Hepatitis B virus (HBV) is a hepatotropic and partially double stranded deoxyribonucleic acid (DNA) virus that causes the immune-mediated killing of infected liver cells. It is a public health conundrum due to its considerable morbidity and mortality. Cheka is a cereal and vegetable-based fermented beverage that is consumed as a key dietary component in the southwestern parts of Ethiopia. This study was aimed to assess the seroprevalence of hepatitis B surface antigen (HBsAg) and associated risk factors among cheka consumers in the Konso community, southwest of Ethiopia.
A community-based cross-sectional study was conducted in a total of 633 cheka consumers between October 01, 2018, and May 31, 2019. The socio-demographic characteristics and associated factors were collected using a pre-tested semi-structured questionnaire. HBV infection was screened using immune-chromatographic strip tests and positive results were further confirmed with ELISA.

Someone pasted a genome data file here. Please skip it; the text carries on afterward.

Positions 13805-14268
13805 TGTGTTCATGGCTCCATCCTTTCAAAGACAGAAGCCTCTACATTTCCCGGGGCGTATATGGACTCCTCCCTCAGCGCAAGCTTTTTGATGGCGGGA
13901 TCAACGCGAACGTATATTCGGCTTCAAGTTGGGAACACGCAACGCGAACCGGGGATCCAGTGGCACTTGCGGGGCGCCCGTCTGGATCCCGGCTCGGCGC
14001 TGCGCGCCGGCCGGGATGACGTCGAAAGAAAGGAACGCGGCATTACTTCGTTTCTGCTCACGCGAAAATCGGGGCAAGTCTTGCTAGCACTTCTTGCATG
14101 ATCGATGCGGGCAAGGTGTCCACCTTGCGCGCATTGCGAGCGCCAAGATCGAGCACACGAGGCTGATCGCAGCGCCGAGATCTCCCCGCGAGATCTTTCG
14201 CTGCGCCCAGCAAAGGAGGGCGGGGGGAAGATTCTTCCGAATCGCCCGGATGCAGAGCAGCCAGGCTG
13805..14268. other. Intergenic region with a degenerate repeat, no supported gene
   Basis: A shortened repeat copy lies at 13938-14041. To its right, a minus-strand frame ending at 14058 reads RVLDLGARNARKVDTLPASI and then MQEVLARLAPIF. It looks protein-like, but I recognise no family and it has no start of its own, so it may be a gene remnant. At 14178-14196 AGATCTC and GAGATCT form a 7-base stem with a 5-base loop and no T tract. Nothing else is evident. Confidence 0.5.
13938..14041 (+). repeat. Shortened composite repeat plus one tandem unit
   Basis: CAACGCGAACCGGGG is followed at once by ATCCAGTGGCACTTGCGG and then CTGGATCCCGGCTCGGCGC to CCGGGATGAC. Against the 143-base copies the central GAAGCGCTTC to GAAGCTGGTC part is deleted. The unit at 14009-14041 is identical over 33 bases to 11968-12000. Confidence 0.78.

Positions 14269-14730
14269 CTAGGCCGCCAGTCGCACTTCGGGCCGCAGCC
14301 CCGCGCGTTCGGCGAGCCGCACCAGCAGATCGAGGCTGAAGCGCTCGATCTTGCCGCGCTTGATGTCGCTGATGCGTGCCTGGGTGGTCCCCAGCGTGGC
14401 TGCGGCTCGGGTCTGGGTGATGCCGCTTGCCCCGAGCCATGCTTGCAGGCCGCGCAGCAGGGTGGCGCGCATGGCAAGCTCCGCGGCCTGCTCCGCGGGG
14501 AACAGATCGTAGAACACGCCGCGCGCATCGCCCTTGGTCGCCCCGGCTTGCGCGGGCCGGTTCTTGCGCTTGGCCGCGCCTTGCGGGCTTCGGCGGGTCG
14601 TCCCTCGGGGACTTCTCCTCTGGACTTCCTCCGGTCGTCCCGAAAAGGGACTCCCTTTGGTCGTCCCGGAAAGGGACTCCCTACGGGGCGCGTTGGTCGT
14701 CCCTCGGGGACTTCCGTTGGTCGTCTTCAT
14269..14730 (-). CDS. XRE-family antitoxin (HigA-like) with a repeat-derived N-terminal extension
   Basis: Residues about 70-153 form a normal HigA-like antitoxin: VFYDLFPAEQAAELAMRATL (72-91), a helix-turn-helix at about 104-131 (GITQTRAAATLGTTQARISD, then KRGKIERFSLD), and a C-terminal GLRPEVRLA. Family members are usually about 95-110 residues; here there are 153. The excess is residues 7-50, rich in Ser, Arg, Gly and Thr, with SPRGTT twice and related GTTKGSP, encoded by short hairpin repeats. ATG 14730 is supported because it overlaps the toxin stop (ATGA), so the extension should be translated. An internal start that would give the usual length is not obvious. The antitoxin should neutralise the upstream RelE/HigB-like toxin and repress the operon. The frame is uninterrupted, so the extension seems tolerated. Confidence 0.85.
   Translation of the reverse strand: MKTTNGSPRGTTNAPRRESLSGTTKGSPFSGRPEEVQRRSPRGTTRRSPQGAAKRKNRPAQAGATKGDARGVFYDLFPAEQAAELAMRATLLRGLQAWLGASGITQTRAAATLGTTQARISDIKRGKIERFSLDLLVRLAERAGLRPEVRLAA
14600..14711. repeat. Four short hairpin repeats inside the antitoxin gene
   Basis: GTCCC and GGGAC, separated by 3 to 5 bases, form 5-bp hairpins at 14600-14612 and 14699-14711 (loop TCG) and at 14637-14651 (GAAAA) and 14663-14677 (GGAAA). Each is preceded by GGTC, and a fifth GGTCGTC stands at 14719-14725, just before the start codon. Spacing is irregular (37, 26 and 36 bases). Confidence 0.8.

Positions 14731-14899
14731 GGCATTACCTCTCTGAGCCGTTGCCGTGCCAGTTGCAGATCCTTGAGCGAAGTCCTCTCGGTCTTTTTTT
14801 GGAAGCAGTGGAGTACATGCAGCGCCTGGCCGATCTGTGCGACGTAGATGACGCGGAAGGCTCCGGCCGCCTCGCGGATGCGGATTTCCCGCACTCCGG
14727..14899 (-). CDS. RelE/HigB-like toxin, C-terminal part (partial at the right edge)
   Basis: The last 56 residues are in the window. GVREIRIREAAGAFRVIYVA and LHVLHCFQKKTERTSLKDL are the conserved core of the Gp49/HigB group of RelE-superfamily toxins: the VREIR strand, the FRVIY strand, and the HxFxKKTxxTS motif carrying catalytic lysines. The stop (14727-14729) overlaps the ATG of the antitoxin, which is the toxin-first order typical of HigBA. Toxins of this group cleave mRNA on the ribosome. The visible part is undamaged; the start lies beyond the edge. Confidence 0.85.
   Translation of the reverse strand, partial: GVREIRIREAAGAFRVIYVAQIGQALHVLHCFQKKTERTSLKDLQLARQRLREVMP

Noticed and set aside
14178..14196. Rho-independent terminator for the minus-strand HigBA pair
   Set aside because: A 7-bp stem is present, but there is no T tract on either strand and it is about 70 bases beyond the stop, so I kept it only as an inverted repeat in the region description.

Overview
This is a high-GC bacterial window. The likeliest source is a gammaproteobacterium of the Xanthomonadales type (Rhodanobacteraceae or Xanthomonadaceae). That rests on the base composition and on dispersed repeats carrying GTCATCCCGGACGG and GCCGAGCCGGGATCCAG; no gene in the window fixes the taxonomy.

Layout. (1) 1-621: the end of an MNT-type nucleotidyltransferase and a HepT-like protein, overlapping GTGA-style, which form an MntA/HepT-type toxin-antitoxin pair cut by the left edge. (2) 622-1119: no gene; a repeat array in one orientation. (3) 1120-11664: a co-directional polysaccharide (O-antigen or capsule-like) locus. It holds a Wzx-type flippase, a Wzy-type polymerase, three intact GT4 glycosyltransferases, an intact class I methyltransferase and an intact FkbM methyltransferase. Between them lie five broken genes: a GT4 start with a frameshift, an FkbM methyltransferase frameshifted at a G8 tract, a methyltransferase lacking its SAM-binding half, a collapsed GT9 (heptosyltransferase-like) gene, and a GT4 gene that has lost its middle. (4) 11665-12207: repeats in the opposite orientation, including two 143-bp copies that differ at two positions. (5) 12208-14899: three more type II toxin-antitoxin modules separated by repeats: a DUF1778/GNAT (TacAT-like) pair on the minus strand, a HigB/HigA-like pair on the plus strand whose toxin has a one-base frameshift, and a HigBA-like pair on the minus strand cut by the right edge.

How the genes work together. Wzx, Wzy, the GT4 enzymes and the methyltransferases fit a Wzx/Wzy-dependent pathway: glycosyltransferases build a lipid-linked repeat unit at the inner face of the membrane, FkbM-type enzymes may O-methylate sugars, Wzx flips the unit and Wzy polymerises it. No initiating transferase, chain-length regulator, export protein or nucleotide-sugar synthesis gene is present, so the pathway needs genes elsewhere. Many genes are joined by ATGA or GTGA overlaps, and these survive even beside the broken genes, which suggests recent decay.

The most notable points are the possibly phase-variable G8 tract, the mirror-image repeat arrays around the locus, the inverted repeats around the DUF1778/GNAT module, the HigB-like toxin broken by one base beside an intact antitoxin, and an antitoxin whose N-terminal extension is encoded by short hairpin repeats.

The prevalence of HBV was found to be 18.2% (95% CI, 15.1-21.5). Gender (male) (AOR = 1.757:95% CI, 1.009-3.059), age (35-44 yrs), (AOR = 4.123:95% CI, 1.718-9.892), nature of the job (daily laborer) (AOR = 4.551:95% CI, 1.115-18.57), awareness about the transmission of the disease (AOR = 2.056:95% CI, 1.074-3.934) and previous history of contacts with patients having liver diseases (AOR = 2.496:95% CI, 1.187-5.248) were identified as factors which are being significantly associated with the HBV infection.
Very high endemic levels of HBV infection are identified in the study. Male participants of age between 35 and 44 years, who are daily laborers and are aware of HBV transmission, with a previous history of contacts with patients having liver diseases were even at higher risk of HBV infection. The need for more research to find the links between cheka consumption and other mechanisms of HBV cross-infection in these communities is indicated.

© 2020 The Author(s).